This is on an Even More Plus plan with unlimited data and text.
posted by speeb at 5:33 AM on July 19, 2010


Are there spamware apps packaged with the iPhone, though?

There's iTunes, isn't there? An app designed to link to a store that makes more money for Apple, paired with software that is, under Windows, somewhere between semi-functional and so broken it must be active malware?
posted by ROU_Xenophobe at 5:39 AM on July 19, 2010


I still don't understand why anyone would buy the Nexus One sight unseen from Google, where you have to go to Google to get any support (and Google is not known for their support). You could get essentially the same hardware from the local mall, where you could play with the phone and have someone to take it back to if it didn't work.

It seems like the only people who were really excited about the Nexus One were those who wanted the unlocked one for $600.
posted by smackfu at 5:40 AM on July 19, 2010


The Nexus may have been a bit of a bust in the marketplace, (although it's a sweet phone) but "Steve Jobs confirms: Android outselling iPhone"
posted by octothorpe at 5:45 AM on July 19, 2010


I've read many articles touting the Nexus One as a success. Before the N1, the iPhone had no competitor. Other Android phones were weak and could be considered little more than an advanced feature phone. Once Google put out the Nexus One, people suddenly realized there was an iPhone competitor, and phone companies started making beasts to keep up.

Yes, I understand Android phones still don't compete in numbers with the iPhone, but you simply cannot argue that the iPhone is better than the current top-of-the-line android phones.

Right now the only thing the iPhone has over Android is the app market. Once big devs get in there and make some flashy pretty apps, people will be willing to buy them. They claim Android users want everything for free, but all you have to do is look at some of the AAA pay apps and you can see that people ARE willing to pay for quality. Or, they can go the ad supported route, which Android users have embraced for the most part.
posted by toekneebullard at 5:45 AM on July 19, 2010 [1 favorite]


you simply cannot argue that the iPhone is better than the current top-of-the-line android phones.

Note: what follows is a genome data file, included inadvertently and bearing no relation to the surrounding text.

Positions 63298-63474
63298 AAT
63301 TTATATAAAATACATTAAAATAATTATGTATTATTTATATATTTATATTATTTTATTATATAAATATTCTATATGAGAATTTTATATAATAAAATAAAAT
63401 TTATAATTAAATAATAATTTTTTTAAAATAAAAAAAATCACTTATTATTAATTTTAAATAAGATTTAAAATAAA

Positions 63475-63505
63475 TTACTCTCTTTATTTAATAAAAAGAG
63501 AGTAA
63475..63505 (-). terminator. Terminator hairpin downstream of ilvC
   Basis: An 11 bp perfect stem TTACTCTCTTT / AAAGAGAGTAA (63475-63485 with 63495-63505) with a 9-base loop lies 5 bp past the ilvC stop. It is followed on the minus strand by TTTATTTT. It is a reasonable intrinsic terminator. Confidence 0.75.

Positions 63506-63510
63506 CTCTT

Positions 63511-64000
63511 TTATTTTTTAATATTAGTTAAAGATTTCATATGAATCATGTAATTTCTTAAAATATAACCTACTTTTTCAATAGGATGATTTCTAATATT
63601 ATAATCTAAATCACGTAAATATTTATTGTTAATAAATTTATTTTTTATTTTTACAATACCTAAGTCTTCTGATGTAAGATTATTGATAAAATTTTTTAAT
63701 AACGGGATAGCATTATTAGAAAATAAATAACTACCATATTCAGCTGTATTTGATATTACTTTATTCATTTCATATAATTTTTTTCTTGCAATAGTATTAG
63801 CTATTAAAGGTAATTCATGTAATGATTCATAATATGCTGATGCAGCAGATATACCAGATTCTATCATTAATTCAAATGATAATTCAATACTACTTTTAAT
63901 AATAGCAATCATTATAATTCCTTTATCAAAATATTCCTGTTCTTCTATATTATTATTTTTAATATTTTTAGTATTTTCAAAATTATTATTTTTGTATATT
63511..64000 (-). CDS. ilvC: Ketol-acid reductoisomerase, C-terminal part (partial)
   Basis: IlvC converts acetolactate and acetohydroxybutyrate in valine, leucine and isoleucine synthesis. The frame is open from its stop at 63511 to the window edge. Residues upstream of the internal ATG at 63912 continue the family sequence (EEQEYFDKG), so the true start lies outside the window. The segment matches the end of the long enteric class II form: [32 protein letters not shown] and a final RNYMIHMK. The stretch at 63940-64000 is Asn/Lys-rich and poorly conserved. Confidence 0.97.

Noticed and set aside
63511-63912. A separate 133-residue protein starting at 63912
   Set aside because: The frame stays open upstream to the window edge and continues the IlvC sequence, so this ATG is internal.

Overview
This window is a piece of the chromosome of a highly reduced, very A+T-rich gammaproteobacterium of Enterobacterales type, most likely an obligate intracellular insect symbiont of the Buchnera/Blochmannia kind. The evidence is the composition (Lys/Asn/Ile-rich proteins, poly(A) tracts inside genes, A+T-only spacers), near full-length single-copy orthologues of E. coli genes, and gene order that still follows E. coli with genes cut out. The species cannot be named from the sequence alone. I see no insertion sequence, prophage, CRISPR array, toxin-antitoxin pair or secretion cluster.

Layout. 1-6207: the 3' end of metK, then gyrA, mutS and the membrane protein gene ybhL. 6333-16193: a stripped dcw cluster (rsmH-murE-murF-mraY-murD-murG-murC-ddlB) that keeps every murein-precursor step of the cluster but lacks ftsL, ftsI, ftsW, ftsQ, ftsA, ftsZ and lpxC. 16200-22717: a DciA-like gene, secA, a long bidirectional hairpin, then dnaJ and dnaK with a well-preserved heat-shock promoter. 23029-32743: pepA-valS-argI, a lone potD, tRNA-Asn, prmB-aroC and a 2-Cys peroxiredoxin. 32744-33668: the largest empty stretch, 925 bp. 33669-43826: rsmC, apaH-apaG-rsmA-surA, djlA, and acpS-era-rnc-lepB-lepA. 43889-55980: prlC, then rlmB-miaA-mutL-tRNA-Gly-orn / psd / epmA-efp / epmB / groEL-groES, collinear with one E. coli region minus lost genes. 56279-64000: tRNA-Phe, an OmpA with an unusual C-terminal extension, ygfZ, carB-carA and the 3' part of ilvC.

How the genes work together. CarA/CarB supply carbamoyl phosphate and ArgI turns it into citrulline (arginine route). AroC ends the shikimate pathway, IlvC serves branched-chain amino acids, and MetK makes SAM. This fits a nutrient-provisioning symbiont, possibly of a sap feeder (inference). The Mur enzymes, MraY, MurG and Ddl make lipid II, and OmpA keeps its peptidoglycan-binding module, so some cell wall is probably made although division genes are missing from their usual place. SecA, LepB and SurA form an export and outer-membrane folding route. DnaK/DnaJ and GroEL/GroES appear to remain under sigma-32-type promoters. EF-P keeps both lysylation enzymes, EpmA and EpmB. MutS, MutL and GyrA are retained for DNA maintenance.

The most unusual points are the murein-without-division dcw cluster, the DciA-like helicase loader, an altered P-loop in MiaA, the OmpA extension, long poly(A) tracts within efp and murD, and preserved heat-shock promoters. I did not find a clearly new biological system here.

I'm sure people can argue about anything iPhone related.
posted by smackfu at 5:48 AM on July 19, 2010 [4 favorites]


Right now the only thing the iPhone has over Android is the app market.

Other than games, what great apps is the Android market missing? Serious question. I have a droid and am not feeling like I'm really missing anything but I'm curious about what new and amazing apps are on the iPhone and not the Android platform?
posted by octothorpe at 5:54 AM on July 19, 2010


Other than games, what great apps is the Android market missing?

I don't know if it's "amazing" per se, but I know I find Poynt indispensable on my BB. It was launched on BB, and has been ported to the iOS. It is possible there's an Android equivalent I'm simply not aware of, too.

It's a different program on the Blackberry than the iPhone. There's more content available on BB, but it does take advantage of the iPhone's more nifty features that simply don't exist on BBs.
posted by zarq at 6:19 AM on July 19, 2010


Richard Stallman recommends not owning a phone.

Richard Stallman can blow me.
posted by grubi at 6:24 AM on July 19, 2010


There's iTunes, isn't there? An app designed to link to a store that makes more money for Apple, paired with software that is, under Windows, somewhere between semi-functional and so broken it must be active malware?

No facts, just drama.
posted by grubi at 6:26 AM on July 19, 2010 [3 favorites]